Both NAFLD and alcoholic fatty liver disease are usually silent diseases with few or no symptoms. When symptoms occur, they may include fatigue, weakness, weight loss and loss of appetite, nausea, abdominal pain, spider-like blood vessels, yellowing of the skin and eyes (jaundice), itching, fluid buildup and swelling of the legs (edema) and abdomen (ascites), and mental confusion.

What Are the Risks?

Non-alcoholic fatty liver disease may cause the liver to swell (steatohepatitis). A swollen liver may cause scarring (cirrhosis) over time and may even lead to liver cancer or liver failure. Cirrhosis is a late stage of scarring (fibrosis) of the liver. Cirrhosis has four stages: Stage 1 is mild fibrosis without walls of scarring; Stage 2 is mild to moderate fibrosis with walls of scarring; Stage 3 is bridging fibrosis or scarring that has spread to different parts of the liver but no cirrhosis; and Stage 4 is severe scarring, or cirrhosis. Unlike healthy liver cells, scar tissue cells cannot self-repair or otherwise function. Because of this, fibrosis can reduce overall liver function and impair the organ’s ability to regenerate.

How is NAFLD Diagnosed?

   NAFLD is suspected if blood tests show high levels of liver enzymes. However, other liver diseases are first ruled out through additional tests. Often, an ultrasound will be used to confirm the non-alcoholic fatty liver disease diagnosis.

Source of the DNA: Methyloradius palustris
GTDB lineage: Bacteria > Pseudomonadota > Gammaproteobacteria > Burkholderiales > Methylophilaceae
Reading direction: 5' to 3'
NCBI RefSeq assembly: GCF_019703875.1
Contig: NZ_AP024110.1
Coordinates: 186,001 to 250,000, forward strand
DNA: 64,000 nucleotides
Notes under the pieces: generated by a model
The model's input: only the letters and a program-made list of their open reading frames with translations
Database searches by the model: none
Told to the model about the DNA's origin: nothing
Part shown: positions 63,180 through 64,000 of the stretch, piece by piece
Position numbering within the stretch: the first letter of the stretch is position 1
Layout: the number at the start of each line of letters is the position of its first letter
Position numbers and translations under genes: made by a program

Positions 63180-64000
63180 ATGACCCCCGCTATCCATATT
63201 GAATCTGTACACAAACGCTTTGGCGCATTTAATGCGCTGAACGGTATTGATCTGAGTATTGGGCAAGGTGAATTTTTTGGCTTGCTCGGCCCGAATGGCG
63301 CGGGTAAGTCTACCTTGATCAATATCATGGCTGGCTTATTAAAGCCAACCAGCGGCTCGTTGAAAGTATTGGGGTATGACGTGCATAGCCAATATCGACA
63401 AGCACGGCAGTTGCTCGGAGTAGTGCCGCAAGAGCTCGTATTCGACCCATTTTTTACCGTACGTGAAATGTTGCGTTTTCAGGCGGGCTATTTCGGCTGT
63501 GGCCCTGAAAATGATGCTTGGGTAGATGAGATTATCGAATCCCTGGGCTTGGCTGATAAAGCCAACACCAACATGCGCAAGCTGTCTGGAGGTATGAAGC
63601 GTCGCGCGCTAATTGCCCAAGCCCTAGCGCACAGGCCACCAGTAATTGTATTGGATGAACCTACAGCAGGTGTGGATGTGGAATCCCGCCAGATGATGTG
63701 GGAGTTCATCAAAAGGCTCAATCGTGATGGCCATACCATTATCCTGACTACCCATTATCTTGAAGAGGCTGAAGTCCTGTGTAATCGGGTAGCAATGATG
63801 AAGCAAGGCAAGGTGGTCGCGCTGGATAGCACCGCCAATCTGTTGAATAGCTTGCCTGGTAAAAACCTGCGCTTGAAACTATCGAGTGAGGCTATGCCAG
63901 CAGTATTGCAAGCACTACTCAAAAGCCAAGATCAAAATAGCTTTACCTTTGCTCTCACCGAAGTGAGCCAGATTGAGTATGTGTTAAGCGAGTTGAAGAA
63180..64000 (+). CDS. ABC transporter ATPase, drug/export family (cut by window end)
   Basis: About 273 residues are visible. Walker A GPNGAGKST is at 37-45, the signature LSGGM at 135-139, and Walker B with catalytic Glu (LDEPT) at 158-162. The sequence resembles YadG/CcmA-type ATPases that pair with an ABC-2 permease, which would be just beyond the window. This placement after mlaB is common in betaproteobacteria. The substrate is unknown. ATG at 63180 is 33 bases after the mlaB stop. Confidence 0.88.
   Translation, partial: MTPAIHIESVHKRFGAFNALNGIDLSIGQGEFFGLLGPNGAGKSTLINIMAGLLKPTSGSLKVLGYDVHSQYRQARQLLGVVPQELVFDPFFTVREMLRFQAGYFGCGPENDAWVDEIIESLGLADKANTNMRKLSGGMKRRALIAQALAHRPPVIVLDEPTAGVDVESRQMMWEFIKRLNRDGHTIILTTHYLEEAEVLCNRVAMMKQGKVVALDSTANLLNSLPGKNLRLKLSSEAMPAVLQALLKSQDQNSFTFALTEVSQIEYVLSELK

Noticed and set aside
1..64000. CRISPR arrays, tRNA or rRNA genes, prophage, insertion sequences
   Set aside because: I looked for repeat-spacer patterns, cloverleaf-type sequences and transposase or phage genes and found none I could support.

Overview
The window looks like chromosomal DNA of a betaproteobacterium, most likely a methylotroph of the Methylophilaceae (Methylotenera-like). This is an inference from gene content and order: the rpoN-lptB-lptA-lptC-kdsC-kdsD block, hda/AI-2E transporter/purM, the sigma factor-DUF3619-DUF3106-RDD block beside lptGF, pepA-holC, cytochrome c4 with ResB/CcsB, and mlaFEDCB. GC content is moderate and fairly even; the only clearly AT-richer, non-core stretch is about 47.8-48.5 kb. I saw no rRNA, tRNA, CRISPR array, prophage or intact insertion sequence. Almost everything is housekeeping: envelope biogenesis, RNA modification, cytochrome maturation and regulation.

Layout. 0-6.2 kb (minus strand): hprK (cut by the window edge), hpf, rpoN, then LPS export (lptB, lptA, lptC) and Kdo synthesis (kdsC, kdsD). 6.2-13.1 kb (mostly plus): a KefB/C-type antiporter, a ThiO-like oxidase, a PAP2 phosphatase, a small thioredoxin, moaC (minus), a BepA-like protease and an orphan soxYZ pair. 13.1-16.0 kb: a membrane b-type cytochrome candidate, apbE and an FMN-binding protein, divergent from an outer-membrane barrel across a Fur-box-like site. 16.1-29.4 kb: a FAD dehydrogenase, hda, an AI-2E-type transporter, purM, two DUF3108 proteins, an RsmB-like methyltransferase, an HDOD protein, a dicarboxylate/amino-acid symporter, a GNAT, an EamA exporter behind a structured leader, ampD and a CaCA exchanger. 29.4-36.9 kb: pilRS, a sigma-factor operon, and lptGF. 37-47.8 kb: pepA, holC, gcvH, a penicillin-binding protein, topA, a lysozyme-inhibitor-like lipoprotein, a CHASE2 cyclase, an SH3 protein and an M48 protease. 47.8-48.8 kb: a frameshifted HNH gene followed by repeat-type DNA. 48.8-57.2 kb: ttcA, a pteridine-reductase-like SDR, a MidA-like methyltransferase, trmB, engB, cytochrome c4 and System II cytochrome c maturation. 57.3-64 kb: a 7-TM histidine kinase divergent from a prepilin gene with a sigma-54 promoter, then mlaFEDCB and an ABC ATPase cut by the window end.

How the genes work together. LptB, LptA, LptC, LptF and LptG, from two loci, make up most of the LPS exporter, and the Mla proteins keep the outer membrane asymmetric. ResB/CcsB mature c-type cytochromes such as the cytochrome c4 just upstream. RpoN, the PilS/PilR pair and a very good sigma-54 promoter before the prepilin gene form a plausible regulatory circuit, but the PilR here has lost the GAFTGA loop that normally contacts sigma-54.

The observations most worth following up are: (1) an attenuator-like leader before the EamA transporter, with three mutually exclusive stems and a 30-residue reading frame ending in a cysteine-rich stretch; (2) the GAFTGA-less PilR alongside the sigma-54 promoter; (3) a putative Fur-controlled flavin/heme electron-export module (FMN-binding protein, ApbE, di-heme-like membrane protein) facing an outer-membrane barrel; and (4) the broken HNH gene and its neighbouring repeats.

How is it Treated?

There are no medical treatments yet for non-alcoholic fatty liver disease. The first step is to treat the condition that is causing your cirrhosis to prevent any more damage. This could mean a few different things: Avoid alcohol if you drink. The goal is to protect the healthy tissue you have left. Lose weight, if you are overweight or obese. Control your diabetes. Lower your cholesterol and triglycerides. Eating a healthy diet and exercising regularly may help prevent liver damage from starting or reverse it in the early stages.

A study published online October 17, 2017, by Clinical Science, found that when healthy men, with a low level of liver fat, consumed at least 650 calories from sugar daily for 12 weeks, not only increased their liver fat, but also showed changes in their fat metabolism that are associated with a higher risk of cardiovascular disease and stroke. This is just one more reason to keep your sugar intake in check.